It is always a big deal when a researcher gets their first paper published. It is also a big deal when your work gets the cover of a journal.  Corey Duke just published a first author paper and got the cover!  Corey’s research is featured in the July 2017 issue of Learning & Memory.    He is a MD/PHD student in the lab of Dr. Jeremy Day, in the Department of Neurobiology.

Experience-dependent epigenomic reorganization in the hippocampus

  1. Corey G. Duke1,
  2. Andrew J. Kennedy2,
  3. Cristin F. Gavin1,
  4. Jeremy J. Day1 and
  5. David Sweatt3
+ Author Affiliations

  1. 1Department of Neurobiology, Evelyn F. McKnight Brain Institute, University of Alabama at Birmingham, Birmingham, Alabama 35294, USA
  2. 2Department of Chemistry, Bates College, Lewiston, Maine 04240, USA
  3. 3Department of Pharmacology, Vanderbilt University, Nashville, Tennessee 37235, USA
  4. Corresponding authors: jjday@uab.edu; sweatt@vanderbilt.edu
Abstract

Using a hippocampus-dependent contextual threat learning and memory task, we report widespread, coordinated DNA methylation changes in CA1 hippocampus of Sprague-Dawley rats specific to threat learning at genes involved in synaptic transmission. Experience-dependent alternations in gene expression and DNA methylation were observed as early as 1 h following memory acquisition and became more pronounced after 24 h. Gene ontology analysis revealed significant enrichment of functional categories related to synaptic transmission in genes that were hypomethylated at 24 h following threat learning. Integration of these data sets with previously characterized epigenetic and transcriptional changes in brain disease states suggested significant overlap between genes regulated by memory formation and genes altered in memory-related neurological and neuropsychiatric diseases. These findings provide a comprehensive resource to aid in the identification of memory-relevant therapeutic targets. Our results shed new light on the gene expression and DNA methylation changes involved in memory formation, confirming that these processes are dynamic and experience-dependent. Finally, this work provides a roadmap for future studies to identify linkage of memory-associated genes to altered disease states.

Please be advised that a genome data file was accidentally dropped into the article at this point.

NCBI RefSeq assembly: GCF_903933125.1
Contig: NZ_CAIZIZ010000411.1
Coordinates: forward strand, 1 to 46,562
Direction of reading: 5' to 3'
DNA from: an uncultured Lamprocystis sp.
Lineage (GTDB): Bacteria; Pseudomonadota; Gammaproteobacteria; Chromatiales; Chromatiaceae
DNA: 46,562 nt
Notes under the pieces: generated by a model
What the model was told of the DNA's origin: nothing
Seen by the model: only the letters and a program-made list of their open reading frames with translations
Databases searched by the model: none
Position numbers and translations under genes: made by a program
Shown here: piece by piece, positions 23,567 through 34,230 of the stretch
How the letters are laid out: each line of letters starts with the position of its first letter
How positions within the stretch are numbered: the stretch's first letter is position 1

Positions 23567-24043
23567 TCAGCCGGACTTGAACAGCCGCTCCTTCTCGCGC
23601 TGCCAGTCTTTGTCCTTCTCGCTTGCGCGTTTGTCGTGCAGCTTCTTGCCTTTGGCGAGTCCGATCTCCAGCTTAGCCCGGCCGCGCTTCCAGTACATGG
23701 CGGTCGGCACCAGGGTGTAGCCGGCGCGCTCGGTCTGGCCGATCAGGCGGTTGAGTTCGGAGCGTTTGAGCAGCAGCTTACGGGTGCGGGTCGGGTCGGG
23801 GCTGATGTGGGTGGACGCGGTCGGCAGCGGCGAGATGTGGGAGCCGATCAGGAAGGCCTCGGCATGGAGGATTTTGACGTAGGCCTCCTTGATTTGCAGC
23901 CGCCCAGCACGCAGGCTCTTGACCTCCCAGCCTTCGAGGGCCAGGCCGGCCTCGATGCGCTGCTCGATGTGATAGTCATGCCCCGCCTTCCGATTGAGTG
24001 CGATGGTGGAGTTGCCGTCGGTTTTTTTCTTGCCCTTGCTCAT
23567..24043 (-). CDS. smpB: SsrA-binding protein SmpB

Footnotes

  1. [Supplemental material is available for this article.]
  2. Article is online at http://www.learnmem.org/cgi/doi/10.1101/lm.045112.117.
  1. Received January 23, 2017.
  2. Accepted April 12, 2017.
  1. © 2017 Duke et al.; Published by Cold Spring Harbor Laboratory Press 
  2. This article is distributed exclusively by Cold Spring Harbor Laboratory Press for the first 12 months after the full-issue publication date (see http://learnmem.cshlp.org/site/misc/terms.xhtml). After 12 months, it is available under a Creative Commons License (Attribution-NonCommercial 4.0 International), as described at http://creativecommons.org/licenses/by-nc/4.0/.